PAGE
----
[foaf-protocols] Interview of Nathan on his PHP parser

Henry Story henry.story at bblfish.net
Sat Sep 18 18:16:08 CEST 2010


As many of you probably, I have no idea of the state of parsers for php. So I Nathan  a few
questions:

Henry: What is the PHP code like? Is  complex?
Nathan: a little, but if this works for everybody I'm going to tidy it all up
        it's this: 
         http://github.com/webr3/x509/blob/master/X509Parser.php with another day spent on it
Henry Story: He! You're a real ASN.1 specialist now!
Nathan: don't think there is such a thing, it's a nasty specification
Henry Story: that's what I have heard people say. But that's good. We can give it to 
             hackers/security specialists for review If most of the work is done, I am 
         sure they will know who to give it to, to test it. 
         That can be useful to the PHP community for many other reasons I am sure
         say for example for opening an https connection to a server and reading the 
         received cert that might itself have a WebID
Nathan: indeed :) was speaking to manu before and dave's done a JS ASN.1 parser as well, 
         goignto have a go with it later on and beef up if needed
Nathan: http://github.com/digitalbazaar/forge/blob/master/js/asn1.js
Henry Story: well very nice. If that helps us get php developers  on board in large 
            numbers that could be the biggest contribution yet :-)
Nathan: btw, to summarise my thoughts on the thread - I think putting a full DER in our 
        profiles is a no go, because it carries additional info that may be private; 
        putting a DER of the public key only might be viable - but trying to just get 
        better support for exponent/modulus instead and try to change nothing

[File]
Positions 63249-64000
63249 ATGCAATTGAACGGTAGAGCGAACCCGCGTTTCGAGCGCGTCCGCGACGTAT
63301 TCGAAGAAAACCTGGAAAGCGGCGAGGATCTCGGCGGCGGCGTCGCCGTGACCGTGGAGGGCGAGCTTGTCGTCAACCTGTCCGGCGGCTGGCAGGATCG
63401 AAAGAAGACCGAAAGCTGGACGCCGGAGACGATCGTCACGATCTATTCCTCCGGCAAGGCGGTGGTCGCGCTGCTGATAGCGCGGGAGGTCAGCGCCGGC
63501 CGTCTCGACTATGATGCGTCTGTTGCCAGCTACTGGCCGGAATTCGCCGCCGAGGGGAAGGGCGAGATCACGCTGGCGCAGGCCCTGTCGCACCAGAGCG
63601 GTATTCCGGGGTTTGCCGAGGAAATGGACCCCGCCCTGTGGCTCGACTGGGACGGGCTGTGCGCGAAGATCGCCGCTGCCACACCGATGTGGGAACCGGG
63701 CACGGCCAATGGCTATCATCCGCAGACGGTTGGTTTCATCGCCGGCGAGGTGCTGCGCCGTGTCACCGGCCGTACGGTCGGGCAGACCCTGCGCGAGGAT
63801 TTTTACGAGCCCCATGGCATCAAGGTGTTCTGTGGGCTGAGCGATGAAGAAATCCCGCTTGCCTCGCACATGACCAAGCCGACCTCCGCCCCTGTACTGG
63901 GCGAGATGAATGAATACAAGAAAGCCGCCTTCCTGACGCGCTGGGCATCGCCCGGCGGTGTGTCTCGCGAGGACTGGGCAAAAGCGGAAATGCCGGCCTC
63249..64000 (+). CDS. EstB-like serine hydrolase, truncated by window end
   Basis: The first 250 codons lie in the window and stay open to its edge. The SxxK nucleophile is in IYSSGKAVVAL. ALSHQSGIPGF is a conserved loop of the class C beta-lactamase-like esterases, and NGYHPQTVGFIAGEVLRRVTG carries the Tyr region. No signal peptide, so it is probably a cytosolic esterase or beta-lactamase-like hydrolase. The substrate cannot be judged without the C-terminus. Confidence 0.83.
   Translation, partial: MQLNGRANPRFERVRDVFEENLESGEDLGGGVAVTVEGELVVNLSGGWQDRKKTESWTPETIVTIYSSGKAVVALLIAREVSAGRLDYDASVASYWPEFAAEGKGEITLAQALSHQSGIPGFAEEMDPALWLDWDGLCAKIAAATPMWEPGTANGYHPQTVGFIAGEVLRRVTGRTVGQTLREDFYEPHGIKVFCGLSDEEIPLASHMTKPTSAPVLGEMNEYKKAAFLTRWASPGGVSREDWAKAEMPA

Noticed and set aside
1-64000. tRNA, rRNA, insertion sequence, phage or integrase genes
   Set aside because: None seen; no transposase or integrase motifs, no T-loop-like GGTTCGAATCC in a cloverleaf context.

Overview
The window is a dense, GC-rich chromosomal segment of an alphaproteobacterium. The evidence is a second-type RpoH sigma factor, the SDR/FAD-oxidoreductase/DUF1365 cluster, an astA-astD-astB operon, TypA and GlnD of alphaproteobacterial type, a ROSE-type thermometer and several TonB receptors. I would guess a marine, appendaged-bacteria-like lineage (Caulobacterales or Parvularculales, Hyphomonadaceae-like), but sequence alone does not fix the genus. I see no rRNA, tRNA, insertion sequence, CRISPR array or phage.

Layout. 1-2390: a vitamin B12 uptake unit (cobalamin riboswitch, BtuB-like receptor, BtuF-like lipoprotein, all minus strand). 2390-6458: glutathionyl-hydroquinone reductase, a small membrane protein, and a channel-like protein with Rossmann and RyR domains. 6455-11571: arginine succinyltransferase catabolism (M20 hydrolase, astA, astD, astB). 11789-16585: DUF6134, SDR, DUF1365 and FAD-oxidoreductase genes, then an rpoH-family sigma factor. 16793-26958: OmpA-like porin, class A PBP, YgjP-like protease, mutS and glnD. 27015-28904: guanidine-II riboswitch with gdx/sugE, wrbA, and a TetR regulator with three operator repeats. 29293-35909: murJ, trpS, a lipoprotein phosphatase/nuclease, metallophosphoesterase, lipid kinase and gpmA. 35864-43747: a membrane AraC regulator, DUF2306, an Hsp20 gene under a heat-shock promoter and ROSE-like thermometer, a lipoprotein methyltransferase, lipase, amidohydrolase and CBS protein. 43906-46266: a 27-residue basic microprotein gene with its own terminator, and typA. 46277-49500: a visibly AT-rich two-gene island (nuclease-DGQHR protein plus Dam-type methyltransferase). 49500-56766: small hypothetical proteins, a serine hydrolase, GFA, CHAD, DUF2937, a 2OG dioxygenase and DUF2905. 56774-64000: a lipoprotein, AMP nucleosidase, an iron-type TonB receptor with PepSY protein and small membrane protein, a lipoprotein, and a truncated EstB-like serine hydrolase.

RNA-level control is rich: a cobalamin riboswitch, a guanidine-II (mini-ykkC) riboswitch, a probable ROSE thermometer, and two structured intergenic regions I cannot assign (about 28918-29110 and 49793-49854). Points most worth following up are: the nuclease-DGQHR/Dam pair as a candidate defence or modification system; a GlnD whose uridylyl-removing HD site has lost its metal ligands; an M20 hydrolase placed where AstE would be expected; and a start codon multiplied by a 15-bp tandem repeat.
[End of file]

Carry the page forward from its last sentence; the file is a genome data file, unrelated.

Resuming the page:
Henry Story: I agree. I think it is cleaner
Nathan: as you just said, that's what I'm hoping, if we can make libAuthenticate 
        portable with no dependencies all is cool
Henry Story: We can add DER support later if ever someone starts publishing that 
        in large volumes
Nathan agrees
Henry Story: those keys are meant to be public, but I agree, the problem is that they are too opaque
          someone could put something in there, and then we're all on headlines
          with hex encoding the user can look at the browser and check so he can feel 
          comfortable
Henry Story: does this code only raad or also write?
Nathan: only reads at the minute, if all works I could make a writer as well, but 
       would probably do that for ecmascript, as PHP already has very good 
       support for making certificate (excluding SAN of course, you have to hack like 
       hell to get that to work!). So maybe a PHP cert writer would be a good thing, 
      for now though focus is on reading
Henry Story: ah ok. Weird that they have support for Making certs but not to read them  :^)
Nathan: ahh they have support to read them, just not to the level we need, as in you 
        can get a public key out as a PEM/DER formatted string, you can't get exponent/modulus!
Nathan: and they have support to make them too, but SAN is a complete hack in openssl 
        which requires a custom config and firing in the SAN through and ENV :s which 
        isnt' very nice
Henry Story: so in PHP you have to use openssl to make your cert?
Nathan: PHP natively uses openssl libs to read and write certificates and provides a nice 
      interface ( http://php.net/manual/en/ref.openssl.php ) so when you use it 
      you're really using a low level api in to openssl itself (which gens certs and uses 
     it's own openssl.conf file etc)
Henry Story: ah ok, so it forks a process
Nathan: openssl doesn't support SAN over the command line or in it's API, the only support 
      is in the config file (ie you have to write the ASN in the config file :|) so to get
      it to work with variable SAN you must pass it in through an env and reference etc
Henry Story: yup
Nathan: not the nicest :p
        regardless, it works
Henry Story: is that a problem for deployers, or can they always rely on openssl being available?
Nathan: they can rely on it being there :) but certificate generation with SAN is still a 
       problem that requires a very custom setup - if this ASN.1 parser I've done passes all
       tests then read will be sorted, but write still has nasty dependencies
Henry Story: mhhh mind you writing a cert, would require signing it too
            But yes, this would make life easier for deployers. Sould be worth doing for 
           that reason alone then.
Henry Story: Ok. Thanks. I am sure that will be very helpful to others
             as it was to me. In Java it's all in the box, so my only problem was 
             understanding the apis


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